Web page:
Jake's Day 5: Journalism, Parlor Walls, Pile, Ovlov, Ratking, Show Me The Body, Grass Is Green, Kal Marks, Gnarwhal

Jake's CMJ Marathon 2014 ends in an explosion of sounds

By: Jake Saunders

October 29, 2014

" CMJ in the end might be a chance for bands to peek their head into the 'industry', but don't forget that it's up to us as fans to support these bands... "

My last day of CMJ was my most anticipated.  Started off by getting my ticket in advance for Exploding in Sound's 3rd birthday bash at The Silent Barn, where almost every EIS band in some form or another would be playing.  After that I headed over to the warehouse spot over on Hart and Wyckoff known as Hot 97.4 for the 1.21 Gigawatts issue release (read some of my words in the new issue).  There I caught the tail end of Journalism, a tight band of Brooklyn cats who sound like a cross between My Bloody Valentine and Ty Segal, a good combo in my book.

After that was a band called Parlor Walls, a duo headed by Alysse Lamb, who also fronts her other band Eula.  Parlor Walls is in some ways a stripped down version of Eula.  The drummer plays synth and drums while Lamb plays her dissonant half-melodies.  Alysse Lamb is really into the half step minor seconds, which gives everything a really dark feeling; pair that with the odd 5/4 time signatures and interesting rhythmic patters and Parlor Walls becomes something very fun to listen to, and doesn't feel like there isn't enough low end as most two person bands are prone to lacking.

After that I hopped on over to The Silent Barn one last time for the week to experience Exploding in Sound in the purest sense.  I'm not the first to recognize how much this label is doing for music on the east coast, and I certainly won't be the last.  Dan Goldin, disregards any buzz and has a knack for choosing bands with authenticity, and in many ways has unified a lot of musicians and music fans in New York City and the New England area.  He has certainly opened my eyes to the music coming out of Western Massachusetts and Boston areas, and has reinvigorated my love for rock 'n' roll. There is nothing overly flashy about the Exploding in Sound bands; they do a lot with a little, prioritizing the music before anything else. Out of all of the shows I went to at CMJ, this was the show I felt most comfortable talking with people I didn't know, (where at shows like fuckin' Captured Tracks I felt like an uncool doofus). Everyone was talking about their favorite band on the lineup with an excitement I don't see often at places like The Barn.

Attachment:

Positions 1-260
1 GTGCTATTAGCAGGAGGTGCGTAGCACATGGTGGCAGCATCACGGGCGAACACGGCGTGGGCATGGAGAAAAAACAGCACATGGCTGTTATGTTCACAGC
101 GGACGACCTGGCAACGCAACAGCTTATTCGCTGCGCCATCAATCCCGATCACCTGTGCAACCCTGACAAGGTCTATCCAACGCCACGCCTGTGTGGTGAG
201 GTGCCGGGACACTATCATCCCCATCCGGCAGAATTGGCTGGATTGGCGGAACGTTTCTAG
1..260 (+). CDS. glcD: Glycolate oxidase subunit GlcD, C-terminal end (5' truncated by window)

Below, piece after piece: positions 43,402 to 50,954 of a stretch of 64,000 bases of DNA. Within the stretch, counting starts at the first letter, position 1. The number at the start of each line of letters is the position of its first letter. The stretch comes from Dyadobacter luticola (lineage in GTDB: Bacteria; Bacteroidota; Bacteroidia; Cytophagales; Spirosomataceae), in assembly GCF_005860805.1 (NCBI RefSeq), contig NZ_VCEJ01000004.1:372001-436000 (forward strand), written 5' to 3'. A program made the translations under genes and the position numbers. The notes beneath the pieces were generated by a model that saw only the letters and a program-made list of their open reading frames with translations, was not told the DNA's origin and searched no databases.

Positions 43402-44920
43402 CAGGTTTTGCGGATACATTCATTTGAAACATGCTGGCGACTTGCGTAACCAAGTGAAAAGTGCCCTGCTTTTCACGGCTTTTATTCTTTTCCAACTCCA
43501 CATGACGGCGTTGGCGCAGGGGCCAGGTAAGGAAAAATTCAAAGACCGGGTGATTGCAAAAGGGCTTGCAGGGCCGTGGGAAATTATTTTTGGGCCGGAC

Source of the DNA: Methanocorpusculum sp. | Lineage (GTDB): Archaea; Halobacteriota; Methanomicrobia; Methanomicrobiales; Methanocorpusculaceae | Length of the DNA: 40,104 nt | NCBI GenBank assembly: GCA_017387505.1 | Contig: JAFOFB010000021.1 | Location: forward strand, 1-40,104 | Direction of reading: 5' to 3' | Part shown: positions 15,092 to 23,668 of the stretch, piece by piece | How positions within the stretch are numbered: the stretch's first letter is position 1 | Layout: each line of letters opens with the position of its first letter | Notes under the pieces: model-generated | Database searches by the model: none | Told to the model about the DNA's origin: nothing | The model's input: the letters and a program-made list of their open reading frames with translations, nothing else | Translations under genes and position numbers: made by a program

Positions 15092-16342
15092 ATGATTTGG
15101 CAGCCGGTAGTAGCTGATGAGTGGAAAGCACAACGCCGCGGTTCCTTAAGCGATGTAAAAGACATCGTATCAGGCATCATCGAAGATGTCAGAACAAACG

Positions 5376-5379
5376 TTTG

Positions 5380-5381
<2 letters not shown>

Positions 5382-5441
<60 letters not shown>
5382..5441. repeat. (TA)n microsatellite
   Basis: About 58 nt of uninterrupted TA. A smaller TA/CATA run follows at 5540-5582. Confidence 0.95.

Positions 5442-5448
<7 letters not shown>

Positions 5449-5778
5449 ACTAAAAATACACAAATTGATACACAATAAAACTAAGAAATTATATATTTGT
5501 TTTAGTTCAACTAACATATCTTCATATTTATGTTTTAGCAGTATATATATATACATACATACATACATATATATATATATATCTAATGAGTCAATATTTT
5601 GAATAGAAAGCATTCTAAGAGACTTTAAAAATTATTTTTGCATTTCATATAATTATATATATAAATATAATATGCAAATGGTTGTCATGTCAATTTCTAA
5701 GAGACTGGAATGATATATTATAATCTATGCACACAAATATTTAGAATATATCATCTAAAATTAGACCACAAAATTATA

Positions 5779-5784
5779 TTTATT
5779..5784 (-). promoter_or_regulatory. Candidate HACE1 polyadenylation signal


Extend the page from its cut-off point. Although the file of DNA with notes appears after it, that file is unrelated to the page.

The first set I caught was Rick Maguire of Pile's solo set.  Now Pile might be the king of all Exploding in Sound bands, having possibly been around the longest (don't quote me on that; Aaron Maine of Porches might've been around longer going under many different names since settling on Porches). They're a band whose live show has more soul and power than I've seen possibly ever.  A lot of that energy comes from Rick Maguire, whose songs are like daggers to the gut; honest and thought provoking, he's got a presence on the stage that's hard to match.  Pile is a band that has come a long way, and is a band worth researching because they bring something special out in people, take my word for it.

After that was Palehound (which I already covered for CMJ), and after that was Ovlov from Connecticut, another band that has been making ripples in the blogosphere as well as rock n' roll appreciators everywhere.  Headed by the incredible Steve Hartlett, Ovlov has always sounded like My Bloody Valentine to me, which I love.  Steve might tell you it's more of a Dinosaur Jr. sound, probably his biggest influence, but regardless of what this band might sound like, Ovlov is a much loved band, and their live show is like getting hit with a  brick wall. It's fuzzy and heavily distorted, Steve sings with a fire that I wish other musicians could come close to.  What seems to accommunate Exploding in Sound bands is that they're not actively trying to push boundaries, but just playing the music they love and playing it well.  There's nothing in these bands that makes you want to say 'they're the next whatever', none of these bands are attempting to be anything more than what they are, a bunch of passionate rock n' rollers, and I think Ovlov represents this particularly well.